Chicago residents are told to contact 311 for help with everything from abandoned vehicles to pavement repairs and broken streetlights. But getting someone from the city to fix the problem is not as easy as picking up the phone.

That is what WGN Investigates found after a review of public records and interviews with residents citywide.

The findings showed wait times for basic city services can be weeks or months or, in some cases, more than a year.

Arielle and Salomon Moreno are among the residents who had a lengthy wait. The problems for the Back of the Yards couple began when the temperatures tanked and caused a pipe to pop in their property. Their landlord called a plumber. But the plumber couldn’t get the water flowing because the shut-off valve, outside the Moreno’s home on city property, had collapsed.

“We were told by a plumber that the city needs to come out first,” Arielle Moreno said. “Before we can even get started and get our actual water, here in our house, up and running.”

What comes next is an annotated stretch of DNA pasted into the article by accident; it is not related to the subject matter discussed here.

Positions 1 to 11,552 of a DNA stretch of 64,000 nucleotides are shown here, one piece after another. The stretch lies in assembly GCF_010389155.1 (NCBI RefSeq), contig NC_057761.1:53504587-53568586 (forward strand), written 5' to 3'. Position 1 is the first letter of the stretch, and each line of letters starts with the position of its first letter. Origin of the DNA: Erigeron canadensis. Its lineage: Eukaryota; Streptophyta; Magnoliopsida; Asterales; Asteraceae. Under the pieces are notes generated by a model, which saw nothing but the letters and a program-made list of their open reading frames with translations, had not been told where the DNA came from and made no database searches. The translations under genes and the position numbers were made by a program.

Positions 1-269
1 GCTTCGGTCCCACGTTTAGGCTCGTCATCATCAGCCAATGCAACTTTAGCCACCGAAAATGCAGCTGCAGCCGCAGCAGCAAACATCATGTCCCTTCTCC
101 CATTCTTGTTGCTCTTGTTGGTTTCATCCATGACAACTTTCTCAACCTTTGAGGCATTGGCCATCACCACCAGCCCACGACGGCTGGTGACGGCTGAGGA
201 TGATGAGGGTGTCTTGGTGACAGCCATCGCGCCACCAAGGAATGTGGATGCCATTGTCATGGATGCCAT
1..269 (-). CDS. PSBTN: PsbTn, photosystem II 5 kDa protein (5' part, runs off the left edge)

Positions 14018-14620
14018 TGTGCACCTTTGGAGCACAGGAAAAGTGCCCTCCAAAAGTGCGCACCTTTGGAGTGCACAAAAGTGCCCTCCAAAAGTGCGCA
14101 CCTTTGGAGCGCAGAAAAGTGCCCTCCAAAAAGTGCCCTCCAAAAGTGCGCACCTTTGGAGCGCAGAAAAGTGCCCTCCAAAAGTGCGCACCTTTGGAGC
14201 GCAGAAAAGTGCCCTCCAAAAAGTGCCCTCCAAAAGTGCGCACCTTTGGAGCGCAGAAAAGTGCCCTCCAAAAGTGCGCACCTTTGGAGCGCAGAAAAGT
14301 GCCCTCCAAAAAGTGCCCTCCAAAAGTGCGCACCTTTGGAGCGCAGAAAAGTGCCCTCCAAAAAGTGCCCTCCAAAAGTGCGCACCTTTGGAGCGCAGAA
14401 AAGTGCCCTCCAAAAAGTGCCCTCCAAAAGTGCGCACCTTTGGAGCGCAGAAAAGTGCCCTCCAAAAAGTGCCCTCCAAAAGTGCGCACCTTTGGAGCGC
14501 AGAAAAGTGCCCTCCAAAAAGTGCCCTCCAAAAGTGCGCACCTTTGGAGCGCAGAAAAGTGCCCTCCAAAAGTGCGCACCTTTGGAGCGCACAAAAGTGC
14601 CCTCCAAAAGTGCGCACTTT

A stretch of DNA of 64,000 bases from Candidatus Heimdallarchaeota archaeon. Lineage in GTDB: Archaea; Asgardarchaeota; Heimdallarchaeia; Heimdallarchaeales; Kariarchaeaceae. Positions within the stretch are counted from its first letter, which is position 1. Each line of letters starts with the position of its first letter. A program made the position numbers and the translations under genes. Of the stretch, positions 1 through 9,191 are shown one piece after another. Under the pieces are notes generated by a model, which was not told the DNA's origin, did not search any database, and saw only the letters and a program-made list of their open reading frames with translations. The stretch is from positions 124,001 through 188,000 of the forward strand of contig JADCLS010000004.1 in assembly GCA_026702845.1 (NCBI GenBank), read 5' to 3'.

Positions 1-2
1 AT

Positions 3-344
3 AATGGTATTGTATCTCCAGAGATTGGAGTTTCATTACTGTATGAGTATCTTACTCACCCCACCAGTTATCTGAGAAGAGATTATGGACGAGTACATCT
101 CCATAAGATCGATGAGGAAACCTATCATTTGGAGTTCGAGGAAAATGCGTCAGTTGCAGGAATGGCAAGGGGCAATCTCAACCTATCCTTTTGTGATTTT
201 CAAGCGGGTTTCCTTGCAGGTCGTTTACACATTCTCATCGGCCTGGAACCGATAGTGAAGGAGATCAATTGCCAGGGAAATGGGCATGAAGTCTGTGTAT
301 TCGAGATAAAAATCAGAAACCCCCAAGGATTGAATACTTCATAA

The couple called 311 to request that repair. But days turned into weeks and the problem still wasn’t fixed, leaving them with limited access to water.

Data shows they’re not alone.

The city fielded more than 2,300 calls last year to service or locate a property’s water valve. On average, it took the city more than a month to “fulfill” that request.

“I just don’t want this happening to anyone else,” Arielle Moreno said.

But that’s exactly what’s happening. While the city responds quickly to certain requests, such as graffiti removal, other calls linger for weeks, months or even years, records show.

“They have a right to be frustrated because they’re paying taxes for services,” 15th Ward Ald. Ray Lopez said.

He says his office receives dozens of calls weekly from residents who need services but can’t get them through 311.

“The city has a very archaic way of delivering city service,” Lopez said. “It has a two-tiered system where if you’re in the 311 queue, you have to wait in the order you called.”

After our interview and more than a month after they first called 311, the city finally fixed the Morenos valve.

They’re now in the process of getting their full water service restored.

Asked to comment, a city spokeswoman said operators immediately route requests to the appropriate city departments. But it’s up to those departments to fulfill them in a timely manner. Lopez said the entire system needs an overhaul to make it more efficient and effective.